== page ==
Is it possible to close the education gap when unequal funding results in crumbling schools in low-income communities? Education advocates in several states are getting the courts involved to force legislators to reformulate school funding.
In an ongoing trial, equality advocates are testifying to the condition of classrooms in Connecticut’s low-income communities. According to CTMirror.org, they’re saying that East Hartford middle schools are using 24-year-old math textbooks, Bridgeport teachers don’t have enough pencils and copy paper, and New Britain cannot afford to keep teaching assistants in overcrowded kindergarten classes. And those are just a few examples.
The state’s attorneys argue that those problems don’t prove that Connecticut is failing to give all public school students a constitutionally required good quality education, CTMirror reports. The watchdog newspaper says Connecticut has an $11 billion education budget. State, federal and private funding comprises a little more than 45 percent of the funding. Local communities pick up the rest through property taxes. Consequently, schools in low-income communities have fewer resources. The advocates are calling for a new formula.
In Florida, a similar trial began in mid-March that could compel lawmakers there to remodel its education system, the Miami Herald reports.
Attorneys for the state and Citizens for Strong School, a nonprofit group, will present opening statements at the non-jury trial in Tallahassee, expected to last for five weeks. Citizens for Strong Schools v. State Bd. asks the judge to decide whether Florida has failed to provide a quality public education, as the state’s constitution requires.
Richard Milner, director of the Center for Urban Education at the University of Pittsburgh, will testify for the plaintiff. He told the Miami Herald:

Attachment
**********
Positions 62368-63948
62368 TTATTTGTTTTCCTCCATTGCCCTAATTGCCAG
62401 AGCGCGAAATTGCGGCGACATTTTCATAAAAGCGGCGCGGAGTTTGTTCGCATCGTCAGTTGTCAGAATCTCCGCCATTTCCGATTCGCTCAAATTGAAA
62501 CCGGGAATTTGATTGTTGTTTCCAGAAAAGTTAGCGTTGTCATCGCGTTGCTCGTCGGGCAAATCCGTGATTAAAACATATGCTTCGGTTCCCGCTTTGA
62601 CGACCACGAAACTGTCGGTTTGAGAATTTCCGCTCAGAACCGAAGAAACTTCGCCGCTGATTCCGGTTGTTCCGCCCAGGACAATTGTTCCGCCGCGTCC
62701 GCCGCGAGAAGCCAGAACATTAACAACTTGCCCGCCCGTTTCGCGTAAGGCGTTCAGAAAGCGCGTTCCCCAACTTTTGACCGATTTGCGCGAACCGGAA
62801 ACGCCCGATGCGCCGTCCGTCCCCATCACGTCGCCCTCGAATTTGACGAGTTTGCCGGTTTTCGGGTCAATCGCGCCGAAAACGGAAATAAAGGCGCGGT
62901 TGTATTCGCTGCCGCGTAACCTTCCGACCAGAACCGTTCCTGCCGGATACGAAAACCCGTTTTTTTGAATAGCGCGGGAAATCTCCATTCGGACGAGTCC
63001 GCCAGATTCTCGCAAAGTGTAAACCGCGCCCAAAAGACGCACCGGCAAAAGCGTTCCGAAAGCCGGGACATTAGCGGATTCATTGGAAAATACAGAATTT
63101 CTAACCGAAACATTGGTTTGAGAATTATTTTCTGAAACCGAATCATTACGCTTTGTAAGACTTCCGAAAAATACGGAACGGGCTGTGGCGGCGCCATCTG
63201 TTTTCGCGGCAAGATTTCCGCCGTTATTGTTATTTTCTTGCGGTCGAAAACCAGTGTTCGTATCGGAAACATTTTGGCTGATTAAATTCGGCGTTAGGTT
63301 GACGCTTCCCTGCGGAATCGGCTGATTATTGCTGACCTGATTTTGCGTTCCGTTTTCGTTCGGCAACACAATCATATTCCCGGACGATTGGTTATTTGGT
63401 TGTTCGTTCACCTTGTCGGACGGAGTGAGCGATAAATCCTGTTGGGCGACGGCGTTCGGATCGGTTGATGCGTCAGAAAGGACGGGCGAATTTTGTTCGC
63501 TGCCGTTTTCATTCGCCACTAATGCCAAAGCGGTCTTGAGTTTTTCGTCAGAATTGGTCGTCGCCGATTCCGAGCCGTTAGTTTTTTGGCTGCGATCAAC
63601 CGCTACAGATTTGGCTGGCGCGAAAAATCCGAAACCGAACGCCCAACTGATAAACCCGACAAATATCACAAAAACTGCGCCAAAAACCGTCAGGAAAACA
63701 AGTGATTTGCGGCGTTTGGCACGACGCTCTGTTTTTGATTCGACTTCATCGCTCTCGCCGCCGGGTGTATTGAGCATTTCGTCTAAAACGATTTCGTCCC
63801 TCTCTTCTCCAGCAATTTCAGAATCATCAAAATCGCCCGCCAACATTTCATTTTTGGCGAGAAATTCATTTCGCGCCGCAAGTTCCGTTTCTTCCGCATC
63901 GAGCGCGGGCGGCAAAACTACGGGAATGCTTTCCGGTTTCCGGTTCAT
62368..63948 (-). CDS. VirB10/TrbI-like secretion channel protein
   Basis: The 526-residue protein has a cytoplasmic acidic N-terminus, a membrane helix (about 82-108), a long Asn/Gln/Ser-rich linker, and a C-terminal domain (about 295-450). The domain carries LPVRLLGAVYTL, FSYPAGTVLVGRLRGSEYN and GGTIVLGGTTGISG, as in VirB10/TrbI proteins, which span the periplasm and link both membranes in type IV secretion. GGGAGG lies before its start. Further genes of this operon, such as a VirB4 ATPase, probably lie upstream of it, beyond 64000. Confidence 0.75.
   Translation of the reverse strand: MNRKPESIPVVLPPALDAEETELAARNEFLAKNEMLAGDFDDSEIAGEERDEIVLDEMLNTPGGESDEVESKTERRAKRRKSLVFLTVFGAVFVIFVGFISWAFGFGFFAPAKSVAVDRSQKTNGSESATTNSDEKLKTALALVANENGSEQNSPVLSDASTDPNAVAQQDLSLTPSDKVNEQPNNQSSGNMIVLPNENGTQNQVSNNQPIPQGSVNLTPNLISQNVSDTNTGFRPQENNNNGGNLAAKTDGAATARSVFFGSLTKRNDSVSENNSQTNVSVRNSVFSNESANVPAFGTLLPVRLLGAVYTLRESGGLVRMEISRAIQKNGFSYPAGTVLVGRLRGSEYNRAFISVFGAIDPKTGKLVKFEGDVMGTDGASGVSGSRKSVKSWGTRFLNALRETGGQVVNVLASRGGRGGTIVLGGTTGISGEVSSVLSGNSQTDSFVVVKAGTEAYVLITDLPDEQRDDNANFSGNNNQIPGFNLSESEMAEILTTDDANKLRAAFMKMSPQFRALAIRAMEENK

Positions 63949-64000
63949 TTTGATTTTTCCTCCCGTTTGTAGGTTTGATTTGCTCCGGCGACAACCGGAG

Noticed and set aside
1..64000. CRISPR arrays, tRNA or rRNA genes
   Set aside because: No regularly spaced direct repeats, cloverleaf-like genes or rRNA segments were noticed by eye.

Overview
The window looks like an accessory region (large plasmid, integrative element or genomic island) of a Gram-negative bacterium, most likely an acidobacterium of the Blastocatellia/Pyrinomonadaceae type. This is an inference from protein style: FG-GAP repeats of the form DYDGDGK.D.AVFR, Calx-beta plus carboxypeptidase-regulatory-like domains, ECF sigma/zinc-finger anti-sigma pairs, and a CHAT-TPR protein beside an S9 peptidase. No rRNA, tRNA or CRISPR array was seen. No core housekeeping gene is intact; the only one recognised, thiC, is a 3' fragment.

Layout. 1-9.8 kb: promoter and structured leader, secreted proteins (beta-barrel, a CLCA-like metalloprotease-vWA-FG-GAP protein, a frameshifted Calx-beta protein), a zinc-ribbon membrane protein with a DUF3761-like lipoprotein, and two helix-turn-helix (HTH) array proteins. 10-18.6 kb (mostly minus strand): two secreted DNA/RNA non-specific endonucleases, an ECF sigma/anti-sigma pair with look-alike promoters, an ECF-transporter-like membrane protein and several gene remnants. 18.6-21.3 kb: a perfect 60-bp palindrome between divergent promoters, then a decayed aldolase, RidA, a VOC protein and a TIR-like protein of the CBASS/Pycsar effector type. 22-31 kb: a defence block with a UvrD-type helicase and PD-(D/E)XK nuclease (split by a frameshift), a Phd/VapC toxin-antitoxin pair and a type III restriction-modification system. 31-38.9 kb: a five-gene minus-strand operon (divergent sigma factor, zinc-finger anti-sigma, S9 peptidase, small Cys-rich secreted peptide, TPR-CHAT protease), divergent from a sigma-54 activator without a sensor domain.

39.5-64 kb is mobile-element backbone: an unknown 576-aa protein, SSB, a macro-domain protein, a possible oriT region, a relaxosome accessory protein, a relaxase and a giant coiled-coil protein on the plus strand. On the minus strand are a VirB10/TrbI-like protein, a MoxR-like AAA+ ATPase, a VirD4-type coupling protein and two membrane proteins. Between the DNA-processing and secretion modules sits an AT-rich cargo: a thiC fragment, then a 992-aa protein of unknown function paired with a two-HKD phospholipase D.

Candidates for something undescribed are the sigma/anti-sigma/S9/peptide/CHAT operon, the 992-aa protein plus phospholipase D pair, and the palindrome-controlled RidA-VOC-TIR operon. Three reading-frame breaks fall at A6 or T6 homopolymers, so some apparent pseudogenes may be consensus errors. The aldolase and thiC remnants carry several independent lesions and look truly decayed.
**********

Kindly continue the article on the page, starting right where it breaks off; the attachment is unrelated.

“Schools in Florida are largely still not integrated, with rich white communities providing far better education than poor black schools. There are still major inequities in public education in Florida, and this lawsuit threatens to expose that.”
The group contends that lawmakers are violating a 1998 Florida constitution amendment that directs the state to make education a “paramount duty” and to operate a “high quality” public school system.
Citizens for Strong Schools argues that public school funding is fundamentally flawed. The education advocacy group points to federal data showing that Florida is among the states with the lowest level of per-pupil funding, according to the Herald.
The state counters that it has a top-notch public school system. Meghan Collins, a state Department of Education spokeswoman, said the lawsuit overlooks the state’s educational successes, the Herald reports.
If the judge sides with the plaintiffs, lawmakers may have to redesign education funding and take other steps to level the field for all students. Milner told the Herald that this could become a landmark case, triggering education reform nationwide.
This lawsuit comes on the heels of a decision by the Kansas Supreme Court that the Wichita Eagle said “threw state government into turmoil.”
In February, the court ruled that the education system was unconstitutionally unfair to students in low-income districts and ordered the legislature to fix how it funds school districts by the end of June.